How Does Golding Present Ralph's Ethos In Lord Of The Flies

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Throughout the novel Lord of the Flies, William Golding demonstrates the hardship that comes with choosing to stay positive in challenging circumstances, or surrendering to the negative “reality.” The story takes place on a deserted island, a few years after World War II. Golding sets up a solemn tone, yet one character in particular still has hope left. The struggle of being reasonable or having hope is illustrated through Ralph’s character. When faced with the unimaginable, Ralph’s tone and metaphorical thoughts constantly show his indecisiveness regarding his beliefs. Golding, using an ethos appeal, immediately places Ralph in a position of authority. With no adults around, the children need someone to look up to. At first, Ralph wants a leadership role, and takes the job as chief with an eager attitude. Later on in the story, having to constantly fill this gap weighs on Ralph. …show more content…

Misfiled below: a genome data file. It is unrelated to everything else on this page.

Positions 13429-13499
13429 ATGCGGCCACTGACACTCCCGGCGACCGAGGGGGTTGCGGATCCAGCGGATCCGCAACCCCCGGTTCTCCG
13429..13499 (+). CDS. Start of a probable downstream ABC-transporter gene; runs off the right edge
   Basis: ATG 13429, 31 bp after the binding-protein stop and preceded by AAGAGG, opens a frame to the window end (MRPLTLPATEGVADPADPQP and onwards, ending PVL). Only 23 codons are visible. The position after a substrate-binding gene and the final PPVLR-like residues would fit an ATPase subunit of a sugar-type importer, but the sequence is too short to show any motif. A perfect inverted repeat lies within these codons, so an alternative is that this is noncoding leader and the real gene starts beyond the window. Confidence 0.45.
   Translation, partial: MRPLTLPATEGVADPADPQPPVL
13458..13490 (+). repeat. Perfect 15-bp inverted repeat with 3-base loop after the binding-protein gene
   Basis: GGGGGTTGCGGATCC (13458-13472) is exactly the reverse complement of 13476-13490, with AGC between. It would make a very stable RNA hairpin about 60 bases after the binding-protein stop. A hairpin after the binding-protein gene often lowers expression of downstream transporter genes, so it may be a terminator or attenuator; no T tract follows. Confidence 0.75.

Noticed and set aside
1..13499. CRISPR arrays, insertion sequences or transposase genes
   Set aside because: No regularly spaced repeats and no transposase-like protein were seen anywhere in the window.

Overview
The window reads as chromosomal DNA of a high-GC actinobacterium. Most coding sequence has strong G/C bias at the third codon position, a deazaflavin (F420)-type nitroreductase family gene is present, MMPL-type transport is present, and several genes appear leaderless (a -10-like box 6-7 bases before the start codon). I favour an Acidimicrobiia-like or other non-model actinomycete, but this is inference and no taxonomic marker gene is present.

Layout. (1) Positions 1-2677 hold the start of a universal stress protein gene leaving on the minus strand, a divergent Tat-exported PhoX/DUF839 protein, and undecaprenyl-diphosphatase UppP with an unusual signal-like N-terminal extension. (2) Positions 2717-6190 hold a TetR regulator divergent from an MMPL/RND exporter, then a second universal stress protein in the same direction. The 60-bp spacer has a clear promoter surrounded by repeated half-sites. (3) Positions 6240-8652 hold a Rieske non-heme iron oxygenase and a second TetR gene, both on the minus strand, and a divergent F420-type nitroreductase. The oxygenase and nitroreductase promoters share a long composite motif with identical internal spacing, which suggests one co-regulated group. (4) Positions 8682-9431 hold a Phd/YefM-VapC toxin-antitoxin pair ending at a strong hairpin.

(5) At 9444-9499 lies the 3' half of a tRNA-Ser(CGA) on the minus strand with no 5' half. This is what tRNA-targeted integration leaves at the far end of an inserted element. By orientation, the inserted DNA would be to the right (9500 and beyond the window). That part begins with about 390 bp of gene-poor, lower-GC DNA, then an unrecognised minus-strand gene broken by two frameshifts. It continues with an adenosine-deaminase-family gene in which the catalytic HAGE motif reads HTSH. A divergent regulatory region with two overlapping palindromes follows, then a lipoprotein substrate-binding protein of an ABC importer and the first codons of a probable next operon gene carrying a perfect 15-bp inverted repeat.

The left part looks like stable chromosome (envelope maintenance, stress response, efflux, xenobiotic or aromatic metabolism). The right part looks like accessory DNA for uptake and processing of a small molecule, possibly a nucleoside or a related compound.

He is a level-headed character, and aims to have valid reasons behind every decision he makes for the group. He re-establishes the school-like atmosphere by using a shell as a talking stick. Although he knows what choices to make, how he goes about them is affected by his title of “chief.” The children look up to him for reassurance and guidance. He must learn very early in his life when to use a serious tone and when to appeal to the children’s needs. In the beginning, Ralph’s positive attitude allows him to lead the group in such a way that many others believe they will be rescued. In chapter five, after many negative thoughts, he has to deliver a more serious speech about how their strategies are not working. He also implies that the boys might not be saved. His opinions reflect onto the younger children, and set the tone for the entire group. Overall, Ralph never has a direct opinion on whether or not the group will be saved, and this indecisiveness is greatly shaped by his power and the decisions that come with

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